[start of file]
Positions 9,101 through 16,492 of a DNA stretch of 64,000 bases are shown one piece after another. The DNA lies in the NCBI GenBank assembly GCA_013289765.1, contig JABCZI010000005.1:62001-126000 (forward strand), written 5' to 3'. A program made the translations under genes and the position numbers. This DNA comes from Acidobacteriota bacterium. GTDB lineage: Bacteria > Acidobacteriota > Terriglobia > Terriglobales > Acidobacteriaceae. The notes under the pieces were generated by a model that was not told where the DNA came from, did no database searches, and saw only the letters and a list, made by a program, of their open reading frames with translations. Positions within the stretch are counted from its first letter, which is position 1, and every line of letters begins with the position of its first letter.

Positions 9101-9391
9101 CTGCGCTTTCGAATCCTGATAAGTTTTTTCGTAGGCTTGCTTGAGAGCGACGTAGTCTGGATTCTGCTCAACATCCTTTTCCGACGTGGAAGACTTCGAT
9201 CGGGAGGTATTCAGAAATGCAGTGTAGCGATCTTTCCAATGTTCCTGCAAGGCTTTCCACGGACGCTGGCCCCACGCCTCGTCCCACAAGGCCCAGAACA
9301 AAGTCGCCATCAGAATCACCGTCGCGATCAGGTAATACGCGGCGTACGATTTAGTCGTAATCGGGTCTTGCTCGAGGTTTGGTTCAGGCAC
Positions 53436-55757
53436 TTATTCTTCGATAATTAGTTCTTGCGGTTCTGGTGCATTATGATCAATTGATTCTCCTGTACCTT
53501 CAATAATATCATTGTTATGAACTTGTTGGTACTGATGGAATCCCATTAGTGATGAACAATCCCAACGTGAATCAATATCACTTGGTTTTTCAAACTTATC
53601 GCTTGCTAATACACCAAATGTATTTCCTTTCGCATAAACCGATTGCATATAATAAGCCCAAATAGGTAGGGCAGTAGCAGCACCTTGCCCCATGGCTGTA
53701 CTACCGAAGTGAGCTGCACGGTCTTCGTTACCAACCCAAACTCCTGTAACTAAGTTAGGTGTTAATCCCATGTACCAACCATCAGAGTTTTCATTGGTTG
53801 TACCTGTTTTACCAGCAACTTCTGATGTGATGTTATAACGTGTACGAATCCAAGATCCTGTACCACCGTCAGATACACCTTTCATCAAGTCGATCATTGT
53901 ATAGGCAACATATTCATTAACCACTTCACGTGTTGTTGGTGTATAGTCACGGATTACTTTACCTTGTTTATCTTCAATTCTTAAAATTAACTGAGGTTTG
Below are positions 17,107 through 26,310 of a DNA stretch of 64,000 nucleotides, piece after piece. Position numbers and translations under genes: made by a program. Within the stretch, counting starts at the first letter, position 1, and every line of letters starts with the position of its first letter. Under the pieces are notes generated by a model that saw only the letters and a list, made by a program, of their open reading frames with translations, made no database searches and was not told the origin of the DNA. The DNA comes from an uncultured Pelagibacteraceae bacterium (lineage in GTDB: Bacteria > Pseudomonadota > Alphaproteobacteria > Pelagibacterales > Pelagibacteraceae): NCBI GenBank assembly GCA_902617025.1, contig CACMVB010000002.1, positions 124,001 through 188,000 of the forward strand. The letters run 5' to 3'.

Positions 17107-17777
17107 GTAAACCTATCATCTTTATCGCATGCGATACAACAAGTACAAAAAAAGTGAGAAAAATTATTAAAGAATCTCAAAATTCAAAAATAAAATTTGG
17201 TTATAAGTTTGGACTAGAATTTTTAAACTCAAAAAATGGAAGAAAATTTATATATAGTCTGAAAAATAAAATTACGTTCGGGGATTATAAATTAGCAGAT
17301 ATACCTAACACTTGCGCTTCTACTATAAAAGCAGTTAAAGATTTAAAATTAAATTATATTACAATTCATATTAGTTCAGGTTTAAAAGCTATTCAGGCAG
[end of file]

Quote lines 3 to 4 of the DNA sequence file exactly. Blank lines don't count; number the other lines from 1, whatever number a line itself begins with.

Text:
9101 CTGCGCTTTCGAATCCTGATAAGTTTTTTCGTAGGCTTGCTTGAGAGCGACGTAGTCTGGATTCTGCTCAACATCCTTTTCCGACGTGGAAGACTTCGAT
9201 CGGGAGGTATTCAGAAATGCAGTGTAGCGATCTTTCCAATGTTCCTGCAAGGCTTTCCACGGACGCTGGCCCCACGCCTCGTCCCACAAGGCCCAGAACA